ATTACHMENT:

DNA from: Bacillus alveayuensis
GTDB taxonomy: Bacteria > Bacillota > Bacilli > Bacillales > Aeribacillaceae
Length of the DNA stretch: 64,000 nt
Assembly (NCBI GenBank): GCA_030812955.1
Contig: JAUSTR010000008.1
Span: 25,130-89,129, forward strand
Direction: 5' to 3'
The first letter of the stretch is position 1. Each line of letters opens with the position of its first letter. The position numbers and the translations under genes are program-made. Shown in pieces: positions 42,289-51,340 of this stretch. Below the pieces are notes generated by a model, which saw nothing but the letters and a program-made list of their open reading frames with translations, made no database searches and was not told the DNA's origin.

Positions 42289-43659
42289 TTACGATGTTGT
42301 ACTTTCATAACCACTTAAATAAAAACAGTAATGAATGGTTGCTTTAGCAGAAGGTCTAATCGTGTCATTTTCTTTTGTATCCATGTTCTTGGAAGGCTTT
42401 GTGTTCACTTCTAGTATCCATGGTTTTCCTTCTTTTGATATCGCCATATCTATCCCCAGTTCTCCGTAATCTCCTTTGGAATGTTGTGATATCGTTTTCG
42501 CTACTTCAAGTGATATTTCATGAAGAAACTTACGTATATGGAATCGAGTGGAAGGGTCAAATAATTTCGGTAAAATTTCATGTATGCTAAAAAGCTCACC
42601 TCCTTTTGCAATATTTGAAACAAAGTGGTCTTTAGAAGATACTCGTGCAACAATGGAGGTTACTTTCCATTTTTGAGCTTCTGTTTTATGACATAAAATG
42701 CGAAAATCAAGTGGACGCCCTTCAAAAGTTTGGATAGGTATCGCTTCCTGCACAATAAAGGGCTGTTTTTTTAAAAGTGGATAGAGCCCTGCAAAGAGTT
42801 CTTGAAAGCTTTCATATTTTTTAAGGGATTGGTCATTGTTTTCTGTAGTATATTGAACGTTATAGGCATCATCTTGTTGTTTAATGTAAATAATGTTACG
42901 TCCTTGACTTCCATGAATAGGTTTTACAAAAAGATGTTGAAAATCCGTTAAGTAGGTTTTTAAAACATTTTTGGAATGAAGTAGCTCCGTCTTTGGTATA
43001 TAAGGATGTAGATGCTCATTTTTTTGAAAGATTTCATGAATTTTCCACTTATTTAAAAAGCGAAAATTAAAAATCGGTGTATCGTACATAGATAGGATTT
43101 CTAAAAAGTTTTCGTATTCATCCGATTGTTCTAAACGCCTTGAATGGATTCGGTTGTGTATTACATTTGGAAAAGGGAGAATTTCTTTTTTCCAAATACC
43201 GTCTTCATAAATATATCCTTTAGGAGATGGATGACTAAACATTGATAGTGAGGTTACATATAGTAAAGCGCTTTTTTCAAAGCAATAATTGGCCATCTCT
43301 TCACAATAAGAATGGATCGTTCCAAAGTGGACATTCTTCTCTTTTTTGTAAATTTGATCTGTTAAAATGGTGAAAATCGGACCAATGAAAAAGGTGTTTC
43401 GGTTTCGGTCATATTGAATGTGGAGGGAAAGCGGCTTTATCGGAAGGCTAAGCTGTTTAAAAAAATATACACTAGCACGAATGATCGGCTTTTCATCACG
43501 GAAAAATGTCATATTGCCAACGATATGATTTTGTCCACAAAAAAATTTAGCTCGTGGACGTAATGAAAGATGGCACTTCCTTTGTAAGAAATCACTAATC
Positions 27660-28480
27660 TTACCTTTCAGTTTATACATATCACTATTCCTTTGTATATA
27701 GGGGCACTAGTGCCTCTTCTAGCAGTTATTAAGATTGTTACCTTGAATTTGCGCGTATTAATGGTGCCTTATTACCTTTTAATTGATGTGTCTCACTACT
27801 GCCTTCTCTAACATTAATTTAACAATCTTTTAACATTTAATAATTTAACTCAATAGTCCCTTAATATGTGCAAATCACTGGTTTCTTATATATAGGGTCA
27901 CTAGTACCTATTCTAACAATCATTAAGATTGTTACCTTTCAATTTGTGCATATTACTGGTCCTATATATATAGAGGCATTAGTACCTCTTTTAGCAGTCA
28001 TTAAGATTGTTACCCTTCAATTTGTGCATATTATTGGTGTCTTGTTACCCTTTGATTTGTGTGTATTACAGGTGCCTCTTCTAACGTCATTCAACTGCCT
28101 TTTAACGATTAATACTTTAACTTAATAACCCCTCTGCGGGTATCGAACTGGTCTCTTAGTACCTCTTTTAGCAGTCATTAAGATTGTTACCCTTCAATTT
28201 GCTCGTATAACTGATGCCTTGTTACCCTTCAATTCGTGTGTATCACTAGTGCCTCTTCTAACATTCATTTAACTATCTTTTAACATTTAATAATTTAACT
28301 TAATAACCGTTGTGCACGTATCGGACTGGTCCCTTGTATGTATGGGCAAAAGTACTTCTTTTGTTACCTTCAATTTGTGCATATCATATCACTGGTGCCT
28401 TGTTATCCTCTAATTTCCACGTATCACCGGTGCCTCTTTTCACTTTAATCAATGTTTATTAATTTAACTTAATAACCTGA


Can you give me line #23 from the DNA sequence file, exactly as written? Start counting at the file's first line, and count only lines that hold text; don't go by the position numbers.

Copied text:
43501 GAAAAATGTCATATTGCCAACGATATGATTTTGTCCACAAAAAAATTTAGCTCGTGGACGTAATGAAAGATGGCACTTCCTTTGTAAGAAATCACTAATC